Like many large companies, dairy company Arla Foods has big plans to reduce its greenhouse gas emissions and the company aims to be net-zero by 2050.
Around 85% of Arla's total emissions come from the cooperative of 10,000 farms across Europe, a combination of methane and nitrous oxide from the cows themselves, and fuel used for milking and other operations.
She hopes one of the ways to get there is to use one of the most readily available resources: the manure produced by half a million cows on UK farms alone.
It is in the middle of a three-month trial investigating the feasibility of converting manure into fuel for its delivery trucks and is working with two farms to collect the raw material normally used as fertilizer by farmers.
The manure, along with other materials such as food waste, is placed in an anaerobic digester, which acts like a cow's stomach to create gas that is then purified and liquefied into fuel, which Arla uses to power two of its milk trucks. Arla is currently running the process on two of its farms in Buckinghamshire, a county northwest of London, said Graham Wilkinson, the company's director of agriculture.
"We're collecting it from two farms as part of a trial … but we still have 2,500 (UK farms) in the long run so there is definitely an opportunity to expand. We have plenty of cow dung," Wilkinson told CNBC over the phone.
The British pilot is following a 2019 trial in Sweden where Arla's farms have the potential to produce biofuel equivalent to 54 million liters of diesel (source). That trial showed that driving a truck on biofuel is cheaper than using diesel, but the vehicles themselves are more expensive, Wilkinson said. "The goal would be to go down this path (biofuel) and be more financially profitable than diesel. We have to think differently than diesel anyway," he added.
"For every liter of diesel we replace with biofuels, we're actually reducing our carbon emissions by (roughly) two kilograms. So they actually have some kind of double positive effect on our emissions," added Wilkinson.
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The anaerobic production process also produces a substance called digestate that farmers can use as a natural fertilizer for plants. They usually put manure and manure right on the crops, but that's very watery, Wilkinson explained. "(There's) a harder consistency in the digestate that actually contains more nutrients. Ultimately, what (the farmers) get back is of greater value," he said. Ultimately, Wilkinson wants to reach a point where farmers would no longer need to use nitrous oxide-rich fertilizers, which currently add to carbon emissions.
Another long-term goal is not only to protect the environment and farmers, but also to save money in an industry where the price of milk fluctuates. Farmers urged shoppers to boycott UK supermarkets over milk prices in 2015, while Sardinian producers poured sheep's milk on the streets during a protest in 2019.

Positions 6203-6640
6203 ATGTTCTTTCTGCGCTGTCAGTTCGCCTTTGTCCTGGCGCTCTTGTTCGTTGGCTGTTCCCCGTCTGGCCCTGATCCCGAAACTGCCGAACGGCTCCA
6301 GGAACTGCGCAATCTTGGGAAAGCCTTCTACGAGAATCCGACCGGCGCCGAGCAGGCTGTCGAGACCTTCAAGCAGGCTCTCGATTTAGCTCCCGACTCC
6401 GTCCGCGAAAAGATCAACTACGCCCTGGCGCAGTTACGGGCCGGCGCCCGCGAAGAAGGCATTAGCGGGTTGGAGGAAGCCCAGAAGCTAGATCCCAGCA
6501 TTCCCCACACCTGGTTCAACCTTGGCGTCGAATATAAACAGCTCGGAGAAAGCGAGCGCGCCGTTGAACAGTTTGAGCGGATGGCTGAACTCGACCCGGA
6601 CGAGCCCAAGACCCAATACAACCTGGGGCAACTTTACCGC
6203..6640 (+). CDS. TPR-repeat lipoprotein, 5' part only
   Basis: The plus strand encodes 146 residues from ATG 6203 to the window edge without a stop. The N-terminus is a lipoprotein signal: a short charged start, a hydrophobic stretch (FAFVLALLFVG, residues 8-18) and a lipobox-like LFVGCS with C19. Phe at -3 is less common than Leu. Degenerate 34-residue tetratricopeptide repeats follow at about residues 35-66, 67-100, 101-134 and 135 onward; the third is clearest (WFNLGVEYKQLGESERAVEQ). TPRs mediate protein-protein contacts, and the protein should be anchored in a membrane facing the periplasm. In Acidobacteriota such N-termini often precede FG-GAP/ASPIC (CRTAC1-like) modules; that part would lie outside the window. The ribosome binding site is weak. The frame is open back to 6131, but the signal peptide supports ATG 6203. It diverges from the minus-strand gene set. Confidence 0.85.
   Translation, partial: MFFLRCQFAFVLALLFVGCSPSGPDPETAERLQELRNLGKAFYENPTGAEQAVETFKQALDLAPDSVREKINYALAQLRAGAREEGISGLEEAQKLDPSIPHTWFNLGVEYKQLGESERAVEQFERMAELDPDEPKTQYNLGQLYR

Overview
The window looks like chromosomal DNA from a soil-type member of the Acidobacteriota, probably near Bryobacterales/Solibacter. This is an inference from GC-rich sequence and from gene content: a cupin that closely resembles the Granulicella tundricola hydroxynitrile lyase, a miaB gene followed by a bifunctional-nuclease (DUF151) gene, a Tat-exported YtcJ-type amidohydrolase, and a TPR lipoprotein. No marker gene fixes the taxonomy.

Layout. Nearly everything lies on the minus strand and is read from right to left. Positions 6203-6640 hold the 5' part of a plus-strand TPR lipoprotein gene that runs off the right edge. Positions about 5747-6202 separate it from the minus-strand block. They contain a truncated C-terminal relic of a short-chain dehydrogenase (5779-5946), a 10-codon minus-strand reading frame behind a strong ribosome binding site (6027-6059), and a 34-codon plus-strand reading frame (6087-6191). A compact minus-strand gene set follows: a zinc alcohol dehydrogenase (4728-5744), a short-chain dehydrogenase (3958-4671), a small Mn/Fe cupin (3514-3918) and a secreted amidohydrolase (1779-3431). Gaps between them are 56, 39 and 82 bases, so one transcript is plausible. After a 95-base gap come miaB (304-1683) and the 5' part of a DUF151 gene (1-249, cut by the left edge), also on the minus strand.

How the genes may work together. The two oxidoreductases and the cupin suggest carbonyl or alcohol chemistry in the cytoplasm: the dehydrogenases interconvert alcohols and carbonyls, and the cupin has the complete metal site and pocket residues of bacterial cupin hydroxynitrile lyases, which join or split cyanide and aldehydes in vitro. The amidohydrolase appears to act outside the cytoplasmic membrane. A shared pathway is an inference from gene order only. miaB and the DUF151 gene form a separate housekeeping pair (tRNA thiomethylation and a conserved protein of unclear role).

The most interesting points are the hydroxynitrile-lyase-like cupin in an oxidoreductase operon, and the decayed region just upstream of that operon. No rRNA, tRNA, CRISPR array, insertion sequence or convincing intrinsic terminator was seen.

“Throughout our supply chain, we tirelessly look at how we do things and how we can simplify them. The potential of this (biofuel trial) is that it could be another example of where we could actually save costs and benefit our farmers at the same time, "explained Wilkinson.
Converting manure to biofuel is not entirely new: a renewable natural gas facility using manure from 33,000 dairy cows opened in Oregon in December while Ugandan company Green Heat International is converting agricultural waste into energy to help households in the To provide electricity to the country.
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The oil company Phillips 66 wants to generate energy from food waste on a large scale. It plans to spend around $ 800 million to convert the San Francisco refinery in Rodeo, California, into a renewable fuel power plant that it claims will be the largest in the world.
Phillips 66 announced the plan in August. If approved by the authorities, the Rodeo Renewed project would produce 680 million gallons of biofuels annually and is expected to begin production in 2024. Raw materials include used soybeans, edible oil and other fats (known as renewable "raw materials") that are shipped to the plant through the existing ship and rail terminals, said Joe Gannon, senior advisor on external communications at Phillips 66, in an E -Mail to CNBC.
"As the facility is the largest in the world, raw materials are sourced both domestically and internationally and are currently being evaluated to ensure reliable supplies and minimize environmental impact," said Gannon.
Infrastructure is also something Arla wants more of, and Wilkinson wants the government to help build anaerobic digestion plants. "We are relatively confident that this is a viable option financially, but if we don't have the AD (anaerobic digester) facilities to use, we need support," he told CNBC.